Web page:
Translating locker room clean-out quotes
It’s that time of year. This is the earliest the Penguins have cleaned out the locker room since 2006 when they didn’t make the playoffs at all. You remember those Penguins: Sidney Crosby was 18, Marc Recchi was on his second tenure with the team, John freaking LeClair was on the roster, Ziggy Palffy was a point per game player and noped out on the second half of the season, and people thought Sergei Gonchar was overrated and his contract sucked. Yeah, it’s been some time.
A lot of quotes from the players are generic in situations like these. There are some worthwhile and I’ll focus on those. Usually the quotes from management and coaches tend to have a little more substance and I’ll include some of theirs as well. Here are some thoughts on their thoughts:
You’re officially on notice, Mike Sullivan. This general manager isn’t going to look inward for blame. If there was a lack of perceived cohesion then it is going to fall on the coach. Rutherford’s last comment is also an effort to shift the blame off of him. The Penguins weren’t competitive because the back end wasn’t good enough and the team has lost speed through Rutherford’s choices. Also, the coach elected to keep ramming forward the same tired strategies three games in a row after ignoring a successful one in Game 1. The players were failed by their superiors. It doesn’t totally absolve the players from any blame (they did make mistakes), but you’d like to think the people above you would put you in the best position to compete. That 100% did not happen.
The problem here is the valuable assets I see are the ones that are part of the solution. Maybe he perceives Patric Hornqvist and Olli Maatta as valuable assets, but the time to garner back max value on those two is in the past. You have to get ahead of these things. They waited until their performance dried up to the point of demotion in the lineup, or in Maatta’s case out of the lineup completely. Phil Kessel at 6.8M is a good asset for a win now team. I’m assuming this is the category the Penguins still view themselves in. Kris Letang is a valuable asset and trade talk about him is complete lunacy. I can’t believe there are people who claim to watch this sport and view a player like him as part of the problem.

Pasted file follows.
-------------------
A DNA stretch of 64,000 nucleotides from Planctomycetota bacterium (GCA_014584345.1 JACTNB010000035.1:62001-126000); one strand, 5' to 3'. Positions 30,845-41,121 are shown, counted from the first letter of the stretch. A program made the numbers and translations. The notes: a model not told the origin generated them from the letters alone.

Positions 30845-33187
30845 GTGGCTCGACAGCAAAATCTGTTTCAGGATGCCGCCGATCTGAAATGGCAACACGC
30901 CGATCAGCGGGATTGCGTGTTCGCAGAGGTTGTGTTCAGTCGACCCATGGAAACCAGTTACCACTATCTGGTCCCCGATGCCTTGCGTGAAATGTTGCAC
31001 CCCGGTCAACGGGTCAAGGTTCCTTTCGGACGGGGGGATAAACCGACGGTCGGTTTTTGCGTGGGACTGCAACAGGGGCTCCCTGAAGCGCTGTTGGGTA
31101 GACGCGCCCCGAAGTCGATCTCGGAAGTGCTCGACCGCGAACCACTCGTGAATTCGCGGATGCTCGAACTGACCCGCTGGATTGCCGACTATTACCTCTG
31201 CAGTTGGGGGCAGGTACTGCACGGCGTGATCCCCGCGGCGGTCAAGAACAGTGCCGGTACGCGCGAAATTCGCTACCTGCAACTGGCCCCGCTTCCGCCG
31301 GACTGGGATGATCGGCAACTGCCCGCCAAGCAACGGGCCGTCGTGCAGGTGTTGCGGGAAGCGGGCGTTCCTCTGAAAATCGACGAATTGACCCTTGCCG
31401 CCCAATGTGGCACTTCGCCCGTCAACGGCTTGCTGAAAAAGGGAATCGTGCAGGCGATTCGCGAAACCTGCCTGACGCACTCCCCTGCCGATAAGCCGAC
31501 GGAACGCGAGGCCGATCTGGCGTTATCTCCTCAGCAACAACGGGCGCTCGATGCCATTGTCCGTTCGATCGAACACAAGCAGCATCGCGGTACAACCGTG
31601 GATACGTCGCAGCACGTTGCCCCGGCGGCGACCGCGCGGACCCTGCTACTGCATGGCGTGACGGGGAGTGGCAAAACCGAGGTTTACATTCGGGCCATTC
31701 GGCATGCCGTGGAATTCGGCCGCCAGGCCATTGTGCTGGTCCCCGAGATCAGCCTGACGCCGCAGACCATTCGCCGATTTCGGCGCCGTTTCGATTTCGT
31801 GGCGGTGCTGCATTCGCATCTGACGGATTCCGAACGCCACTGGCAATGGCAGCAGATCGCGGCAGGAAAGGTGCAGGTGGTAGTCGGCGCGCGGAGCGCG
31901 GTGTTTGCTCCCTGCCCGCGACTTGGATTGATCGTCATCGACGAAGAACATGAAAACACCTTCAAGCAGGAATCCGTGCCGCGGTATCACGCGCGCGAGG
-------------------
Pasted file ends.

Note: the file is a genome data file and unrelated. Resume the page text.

Remember Jim Rutherford is a “straight shooter” that is what everybody loves about him so I guess you have to take this at face value and at face value this is the most embarrassing comment of the day.
What the hell does “push back” even mean ? A lot of good it did pushing back against the Islanders. Pushing back describes the direction the team went in this year and against the Islanders. This was the worst defensive group since Rutherford took over in 2014. Let’s talk about this push back mantra which is now apparently a huge part of the roster construction. Why was it so important to get rid of Ian Cole? He was a known commodity that should fit this hypothetical push back philosophy, certainly better than Jack Johnson and Erik Gudbranson. He’s in the price range, too.
The thing about being content with having a puck mover on each pairing is that you can’t then go and desecrate that puck mover’s value by anchoring him with one of the worst players in the NHL. Being content with the defense as is (assuming Maatta traded) is sealing the fate of the Penguins as also-rans for the remainder of Crosby and Malkin’s tenure. Shameful, ludicrous.
You neutered the forwards and developed a case of amnesia on why your team had the success they did. The coach also bailed on what was a successful process in Game 1 because of an overtime loss on an amazing play by Barzal. Speaking of the coach…
Another case of mistaken identity. Playing the game the right way is using a strategy which best maximizes the ability of your players. Not shoe-horning in some defensive style that snuffs out the ability to generate. The problem with the GM and the coach is that they wanted to be a defensive team and tried doing it with players who aren’t even good at being defensive. In turn it made them less dangerous offensively. The complete opposite of what needed to happen.